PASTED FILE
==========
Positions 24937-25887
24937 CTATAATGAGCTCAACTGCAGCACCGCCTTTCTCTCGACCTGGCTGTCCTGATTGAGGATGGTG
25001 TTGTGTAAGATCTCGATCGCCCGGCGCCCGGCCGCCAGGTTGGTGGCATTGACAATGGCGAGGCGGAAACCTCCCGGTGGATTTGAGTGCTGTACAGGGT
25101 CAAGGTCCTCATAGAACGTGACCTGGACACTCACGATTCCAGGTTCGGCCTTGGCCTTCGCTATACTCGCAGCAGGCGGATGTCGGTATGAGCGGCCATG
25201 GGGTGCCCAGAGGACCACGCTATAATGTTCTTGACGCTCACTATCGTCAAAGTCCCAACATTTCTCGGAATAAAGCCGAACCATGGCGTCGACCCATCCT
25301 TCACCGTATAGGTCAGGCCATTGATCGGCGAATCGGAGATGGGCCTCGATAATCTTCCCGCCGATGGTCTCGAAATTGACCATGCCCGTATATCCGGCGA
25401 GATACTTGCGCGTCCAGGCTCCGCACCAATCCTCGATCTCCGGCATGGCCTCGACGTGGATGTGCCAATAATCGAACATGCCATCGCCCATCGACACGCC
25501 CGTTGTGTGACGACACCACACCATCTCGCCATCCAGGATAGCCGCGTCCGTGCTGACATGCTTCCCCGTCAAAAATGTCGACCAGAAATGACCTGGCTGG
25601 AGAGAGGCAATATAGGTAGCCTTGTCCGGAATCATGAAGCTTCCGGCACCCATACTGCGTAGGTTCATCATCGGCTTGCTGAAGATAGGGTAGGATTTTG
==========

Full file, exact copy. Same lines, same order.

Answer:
Positions 24937-25887
24937 CTATAATGAGCTCAACTGCAGCACCGCCTTTCTCTCGACCTGGCTGTCCTGATTGAGGATGGTG
25001 TTGTGTAAGATCTCGATCGCCCGGCGCCCGGCCGCCAGGTTGGTGGCATTGACAATGGCGAGGCGGAAACCTCCCGGTGGATTTGAGTGCTGTACAGGGT
25101 CAAGGTCCTCATAGAACGTGACCTGGACACTCACGATTCCAGGTTCGGCCTTGGCCTTCGCTATACTCGCAGCAGGCGGATGTCGGTATGAGCGGCCATG
25201 GGGTGCCCAGAGGACCACGCTATAATGTTCTTGACGCTCACTATCGTCAAAGTCCCAACATTTCTCGGAATAAAGCCGAACCATGGCGTCGACCCATCCT
25301 TCACCGTATAGGTCAGGCCATTGATCGGCGAATCGGAGATGGGCCTCGATAATCTTCCCGCCGATGGTCTCGAAATTGACCATGCCCGTATATCCGGCGA
25401 GATACTTGCGCGTCCAGGCTCCGCACCAATCCTCGATCTCCGGCATGGCCTCGACGTGGATGTGCCAATAATCGAACATGCCATCGCCCATCGACACGCC
25501 CGTTGTGTGACGACACCACACCATCTCGCCATCCAGGATAGCCGCGTCCGTGCTGACATGCTTCCCCGTCAAAAATGTCGACCAGAAATGACCTGGCTGG
25601 AGAGAGGCAATATAGGTAGCCTTGTCCGGAATCATGAAGCTTCCGGCACCCATACTGCGTAGGTTCATCATCGGCTTGCTGAAGATAGGGTAGGATTTTG